Victory, Thai explained, has a policy of not commenting on races in which they haven’t endorsed a candidate. “I’m making an exception on this, because to be really, frankly honest, I’m disappointed in the DeMaio campaign for the attacks against an organization they haven’t sought an endorsement from yet.”
DA Bonnie Dumanis: Show Us the Documents!
KPBS continues to cover allegations that San Diego County District Attorney Bonnie Dumanis used her office for political purposes via an investigation targeting Chula Vista politicians. This time around it appears there may have been an effort to cover up the existence of documents related to those investigations.
Back in 2007 thirteen charges of perjury and two counts of failing to disclose income on a statement of economic interests and a $7 million investigation added up to nothing, as three charges were dismissed for lack of evidence, a jury acquitted acquitted City Councilman Steve Castaneda on six charges and a judge declared a mistrial on the rest of prosecution’s case.
KPBS asked the DA’s office in early March for records, including emails, about a call former Chula Vista Mayor Steve Padilla said he received from Dumanis in late 2005. Padilla said Dumanis asked him to appoint her aide to a vacant council seat.
A recent KPBS story noted that within weeks of Padilla’s refusal, Dumanis began investigating the entire Chula Vista City Council without revealing her call to Padilla. In late March, the DA’s office told KPBS it did not possess records related to the request.
KPBS sent another Public Records Act request two weeks ago seeking the same records from Deputy District Attorney Patrick O’Toole. He oversaw the Chula Vista investigations. Within hours, O’Toole wrote that he had the records and sent them up the chain of command for consideration.
Another County Politician That Needs to Go
You might remember Assessor/County Clerk/Recorder/ Ernie Dronenburg from a couple of years back when he teamed up with local anti-gay rights crusader Charles LiMandri to try and throw a monkey wrench in the works after California’s Proposition 8 (banning same sex marriage) lost a legal challenge.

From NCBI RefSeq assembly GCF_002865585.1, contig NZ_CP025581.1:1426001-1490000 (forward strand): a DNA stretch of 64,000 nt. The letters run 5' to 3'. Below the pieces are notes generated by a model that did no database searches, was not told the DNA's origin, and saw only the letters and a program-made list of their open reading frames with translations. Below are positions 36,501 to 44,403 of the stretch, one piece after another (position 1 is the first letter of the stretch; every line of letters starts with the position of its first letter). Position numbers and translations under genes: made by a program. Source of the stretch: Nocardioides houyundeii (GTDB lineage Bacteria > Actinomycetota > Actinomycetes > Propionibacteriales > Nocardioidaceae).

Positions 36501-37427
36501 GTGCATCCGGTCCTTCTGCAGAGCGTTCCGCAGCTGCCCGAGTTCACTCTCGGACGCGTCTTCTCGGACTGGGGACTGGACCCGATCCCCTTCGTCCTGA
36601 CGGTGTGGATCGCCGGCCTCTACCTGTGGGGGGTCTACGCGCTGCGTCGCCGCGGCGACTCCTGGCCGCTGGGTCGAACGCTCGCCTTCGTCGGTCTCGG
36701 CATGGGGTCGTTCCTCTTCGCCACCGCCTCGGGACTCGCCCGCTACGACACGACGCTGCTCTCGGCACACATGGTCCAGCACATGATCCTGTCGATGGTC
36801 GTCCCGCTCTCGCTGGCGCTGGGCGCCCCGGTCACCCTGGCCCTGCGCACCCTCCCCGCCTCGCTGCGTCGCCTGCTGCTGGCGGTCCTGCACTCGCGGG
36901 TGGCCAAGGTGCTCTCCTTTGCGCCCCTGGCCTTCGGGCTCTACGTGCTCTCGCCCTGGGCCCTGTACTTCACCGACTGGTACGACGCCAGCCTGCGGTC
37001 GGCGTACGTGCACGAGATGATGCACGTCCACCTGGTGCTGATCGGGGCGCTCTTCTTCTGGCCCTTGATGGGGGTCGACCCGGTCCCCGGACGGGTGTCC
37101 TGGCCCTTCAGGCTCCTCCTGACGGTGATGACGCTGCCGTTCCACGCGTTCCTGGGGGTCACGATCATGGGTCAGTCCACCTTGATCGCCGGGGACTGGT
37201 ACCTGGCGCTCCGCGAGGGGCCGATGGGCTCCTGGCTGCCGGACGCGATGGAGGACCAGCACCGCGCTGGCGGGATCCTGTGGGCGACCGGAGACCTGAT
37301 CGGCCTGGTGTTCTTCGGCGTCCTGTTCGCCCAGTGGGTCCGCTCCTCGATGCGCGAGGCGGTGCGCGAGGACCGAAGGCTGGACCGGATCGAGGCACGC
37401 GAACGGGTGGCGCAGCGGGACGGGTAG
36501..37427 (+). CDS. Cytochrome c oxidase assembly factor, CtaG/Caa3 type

He’s actually running for reelection this year and I’d be pleased as punch if you DID remember his oafishness on election day. There’s even a Dump Dronenburg Facebook page if you’d like to re-acquaint yourself with his political “career.”
Taxpayer advocate and consumer protection attorney Susan Guinn is running against him and she appears to be the real deal.
Did I mention that Dronenburg has been endorsed by Bonnie Dumanis?
Check Out the SDFreePress Calendar
Thanks to the efforts of Brent Beltran, the San Diego Free Press now has an on-line calendar of events. You can see events in the arts, performances and political gatherings of every persuasion by clicking on the ‘Calendar’ Tab at the top of the page. To get your event listed, drop us a line: email@example.com
On This Day: 1925 – John T. Scopes, a biology teacher in Dayton, TN, was arrested for teaching Darwin’s theory of evolution. 1961 – Alan Shepard became the first American in space when he made a 15 minute suborbital flight. 1970– Colleges nationwide went on strike in response to President Nixon’s invasion of Cambodia and the killing on May 4 of a Kent State, Ohio protester by the National Guard. San Diego City College was the first school locally to shut down. (I was there)